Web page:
– Obstetric complications- haemorrhage, sepsis,
unsafe abortion, pre eclamp, eclamp, p Obstr lab
– Indirect causes- Malaria, D/M, cardiac dx
• MMR in Nigeria= 545/ 100,000 live births
Three phases of delay
Theoretical model:
(1) Decision making process
(2) Reaching the hospital
(3) Receiving adequate care
Decision
Referral
Responsiveness
Unsafe abortion
• About 45 million unwanted pregnancies are terminated each
year
• An estimated 19 million of these are unsafe
• 40% of all unsafe abortions are performed on young women
aged between 15 and 24
• About 68,000 women die every year as a result of unsafe
abortion
• Associated with considerable morbidity- reproductive tract
infection, infertility
09/04/2015
Unsafe abortion in Nigeria
– 610, 000 abortions in Nigeria yrly (Henshaw et al.,
1998)
– Contributes 10- 20% to MMR in Nigeria
– 20,000 deaths yearly due to unsafe abortion
(Ezegwui et al., 2013; Unuigbe et al., 1988)
– Huge burden on the health system
– Ass. 30% of Nig women (WRA) experiencing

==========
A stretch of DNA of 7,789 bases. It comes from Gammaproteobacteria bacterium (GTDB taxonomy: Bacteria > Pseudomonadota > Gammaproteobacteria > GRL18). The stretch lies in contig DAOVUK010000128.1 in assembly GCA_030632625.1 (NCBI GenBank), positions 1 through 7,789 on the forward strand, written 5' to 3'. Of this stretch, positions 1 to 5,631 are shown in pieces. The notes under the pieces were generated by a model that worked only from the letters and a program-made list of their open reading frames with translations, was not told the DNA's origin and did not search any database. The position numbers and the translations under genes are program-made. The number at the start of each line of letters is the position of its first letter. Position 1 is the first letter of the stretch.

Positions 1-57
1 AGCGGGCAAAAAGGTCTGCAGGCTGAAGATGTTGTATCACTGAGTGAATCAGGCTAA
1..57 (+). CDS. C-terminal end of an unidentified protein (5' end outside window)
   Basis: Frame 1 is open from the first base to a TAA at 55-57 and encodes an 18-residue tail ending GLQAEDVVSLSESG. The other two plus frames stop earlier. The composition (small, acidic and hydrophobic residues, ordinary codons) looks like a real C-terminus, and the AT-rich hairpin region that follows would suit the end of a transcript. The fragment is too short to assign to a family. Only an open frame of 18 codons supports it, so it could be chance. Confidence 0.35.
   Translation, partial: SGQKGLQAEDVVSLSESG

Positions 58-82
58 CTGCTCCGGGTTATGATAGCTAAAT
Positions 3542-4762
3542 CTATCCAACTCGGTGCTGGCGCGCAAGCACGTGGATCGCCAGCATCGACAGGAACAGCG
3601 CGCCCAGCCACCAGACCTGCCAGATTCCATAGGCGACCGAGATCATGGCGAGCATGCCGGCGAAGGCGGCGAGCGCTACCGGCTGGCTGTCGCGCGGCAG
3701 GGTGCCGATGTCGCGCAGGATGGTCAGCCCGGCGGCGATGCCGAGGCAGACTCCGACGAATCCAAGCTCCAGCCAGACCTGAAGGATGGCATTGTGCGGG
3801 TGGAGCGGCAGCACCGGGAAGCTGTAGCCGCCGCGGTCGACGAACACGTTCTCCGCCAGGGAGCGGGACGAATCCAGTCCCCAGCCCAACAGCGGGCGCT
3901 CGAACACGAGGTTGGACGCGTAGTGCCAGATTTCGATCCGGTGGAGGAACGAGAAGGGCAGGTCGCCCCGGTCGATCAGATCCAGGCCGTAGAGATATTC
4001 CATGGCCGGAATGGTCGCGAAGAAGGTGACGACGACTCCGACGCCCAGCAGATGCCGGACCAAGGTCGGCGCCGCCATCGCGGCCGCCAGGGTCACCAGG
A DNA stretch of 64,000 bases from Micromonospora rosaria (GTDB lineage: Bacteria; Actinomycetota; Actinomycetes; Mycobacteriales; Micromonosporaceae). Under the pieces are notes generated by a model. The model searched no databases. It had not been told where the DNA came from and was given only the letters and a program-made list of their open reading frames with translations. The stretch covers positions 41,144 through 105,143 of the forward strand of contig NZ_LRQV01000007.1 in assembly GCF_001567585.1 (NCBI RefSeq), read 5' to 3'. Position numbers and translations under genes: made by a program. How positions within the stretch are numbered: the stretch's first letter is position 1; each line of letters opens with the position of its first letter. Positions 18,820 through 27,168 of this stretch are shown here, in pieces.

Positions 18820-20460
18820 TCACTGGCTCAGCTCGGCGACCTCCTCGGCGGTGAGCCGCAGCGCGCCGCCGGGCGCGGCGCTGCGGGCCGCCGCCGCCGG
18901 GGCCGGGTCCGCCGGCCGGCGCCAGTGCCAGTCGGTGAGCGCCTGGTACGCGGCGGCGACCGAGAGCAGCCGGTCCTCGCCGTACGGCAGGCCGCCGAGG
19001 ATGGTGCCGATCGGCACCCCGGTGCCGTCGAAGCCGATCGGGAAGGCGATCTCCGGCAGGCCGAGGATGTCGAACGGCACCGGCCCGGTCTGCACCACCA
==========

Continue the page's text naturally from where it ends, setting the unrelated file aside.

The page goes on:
unwanted pregnancy in life time (Sedgh et al.,
2006; Oye- Adeniran et al., 2004) via poor knw &
assess
Bottlenecks to safe abortion in
Nigeria
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High unmet need for family planning- 20%
Low contraceptive prevalence rate- 15%
Abortion law
High cost of procedure
Poor access to services
Poorly trained personnels
Maternal mortality prevention
What is safe motherhood?
A woman’s ability to have a safe
and healthy pregnancy and
delivery
+ at a time she wants
The Safe Motherhood Initiative
• A global effort that aims to reduce deaths and
illnesses among women and infants
• Launched in 1987
• Essential services for Safe Motherhood were
identified and lessons were learned
Priorities for Safe Motherhood
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Advance Safe Motherhood through human rights
Skilled attendance at all births
Access to quality emergency obstetrical care
Access to quality reproductive health care, including
family planning and safe post-abortion care